Mist’s club Bicester & North Oxford are the reigning Oxfordshire Cricket Wilf Bennett T20 Trophy Champions, and nine of the final-winning team were under 28. Of those, seven had made their way through the club’s junior ranks. They are bucking the trend.
Mist outlines the stresses of running a junior section: “Getting adults who are DBS-approved is a pain; the paperwork and the collecting of money is a pain; getting someone to do their Level 1 and Level 2 coaching qualifications is expensive and time-consuming; to get people to do ‘safe hands’ and first aid training is a non-stop problem; raising administrators and finding parents to not just use the club as a creche but to get involved in managing a side – they’re few and far between. A number of adults are required and the cost is phenomenal.”
Is it all worth it? Damn right it is, says Mist. “I just want kids to turn up on a Friday with a smile on their face; that in itself is a victory. If you have no juniors, you’ll have no cricket in 10 years’ time. It horrifies me to say that.”
Prodger, who is chairman of Watford Town CC in addition to his role with the Club Cricket Conference, calls the junior section “the air in our lungs which makes us feel there’s a future for our club… You only have one option: build the club from the bottom up and make a strong junior section. Focus on that, accept whatever may come in terms of league position and build for the future. I don’t see any other option.”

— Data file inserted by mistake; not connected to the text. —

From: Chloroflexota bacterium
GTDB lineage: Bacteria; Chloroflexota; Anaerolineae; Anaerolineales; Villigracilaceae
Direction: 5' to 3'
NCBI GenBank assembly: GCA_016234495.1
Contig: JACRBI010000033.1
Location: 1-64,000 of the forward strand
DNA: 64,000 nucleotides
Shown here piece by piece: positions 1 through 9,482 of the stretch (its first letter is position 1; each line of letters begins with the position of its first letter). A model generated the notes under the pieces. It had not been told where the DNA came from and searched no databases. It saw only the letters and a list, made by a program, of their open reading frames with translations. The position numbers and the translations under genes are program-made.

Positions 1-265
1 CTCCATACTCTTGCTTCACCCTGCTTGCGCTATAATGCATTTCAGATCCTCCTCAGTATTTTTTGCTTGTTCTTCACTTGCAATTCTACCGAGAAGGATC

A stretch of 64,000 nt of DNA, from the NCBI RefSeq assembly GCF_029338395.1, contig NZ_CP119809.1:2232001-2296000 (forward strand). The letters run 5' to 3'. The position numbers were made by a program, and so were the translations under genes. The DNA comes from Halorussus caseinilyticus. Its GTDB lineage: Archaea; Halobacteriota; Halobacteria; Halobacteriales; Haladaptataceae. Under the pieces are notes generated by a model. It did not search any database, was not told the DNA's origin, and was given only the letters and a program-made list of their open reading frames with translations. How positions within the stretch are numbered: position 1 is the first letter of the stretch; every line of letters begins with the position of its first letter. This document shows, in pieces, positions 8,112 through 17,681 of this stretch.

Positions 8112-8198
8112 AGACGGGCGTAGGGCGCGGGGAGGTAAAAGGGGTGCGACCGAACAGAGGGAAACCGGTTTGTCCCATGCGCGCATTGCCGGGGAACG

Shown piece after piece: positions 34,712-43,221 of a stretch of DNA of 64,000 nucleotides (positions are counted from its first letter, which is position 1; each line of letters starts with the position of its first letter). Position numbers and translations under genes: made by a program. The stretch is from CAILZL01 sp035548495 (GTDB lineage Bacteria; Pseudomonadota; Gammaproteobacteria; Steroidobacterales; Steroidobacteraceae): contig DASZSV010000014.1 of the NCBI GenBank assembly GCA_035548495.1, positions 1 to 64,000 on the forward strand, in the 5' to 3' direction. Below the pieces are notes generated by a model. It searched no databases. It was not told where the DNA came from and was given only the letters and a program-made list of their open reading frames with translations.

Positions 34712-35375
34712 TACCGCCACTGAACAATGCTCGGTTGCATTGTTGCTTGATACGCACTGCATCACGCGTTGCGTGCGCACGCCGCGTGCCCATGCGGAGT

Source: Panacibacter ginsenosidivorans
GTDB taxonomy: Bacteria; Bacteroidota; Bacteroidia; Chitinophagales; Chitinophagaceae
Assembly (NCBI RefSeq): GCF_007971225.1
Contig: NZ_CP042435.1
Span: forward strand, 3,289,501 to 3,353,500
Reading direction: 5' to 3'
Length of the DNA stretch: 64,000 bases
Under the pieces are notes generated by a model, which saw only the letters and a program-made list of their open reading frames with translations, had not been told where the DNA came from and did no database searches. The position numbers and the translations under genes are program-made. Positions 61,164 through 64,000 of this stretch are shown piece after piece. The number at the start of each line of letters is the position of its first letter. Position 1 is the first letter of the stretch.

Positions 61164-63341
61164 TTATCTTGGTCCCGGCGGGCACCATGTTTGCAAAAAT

Opinions on formats, duration and travel time are regularly vented, but Mist is far from the only devout club cricketer who is hugely concerned by the impact of the beast of league cricket. Is it a turn-off for young cricketers? Many mourn the loss of Sunday friendlies – a low-pressure, family-friendly environment, ideal for developing young players. Michael Brown and Paul Blackwell are in favour of wearing coloured kit, while the former believes weekend T20 needs a more prominent position in the club cricket calendar. Matt Dwyer is a big fan of 40/40 – a more natural extension to T20 and part of the ECB’s blueprint through their ‘Get The Game On’ campaign.
Many clubs are run by retirees. In some cases, if one soul was to give up or pass away, the entire club would be brought to its knees overnight. “One of the anachronisms of club life is that you have older members running a club, which supports a younger membership that does not engage in the management of the club,” says Prodger. “They no longer have the time to support outside of playing. I can understand; those are now the social dynamics, but volunteers are hugely significant to the survival of cricket clubs.”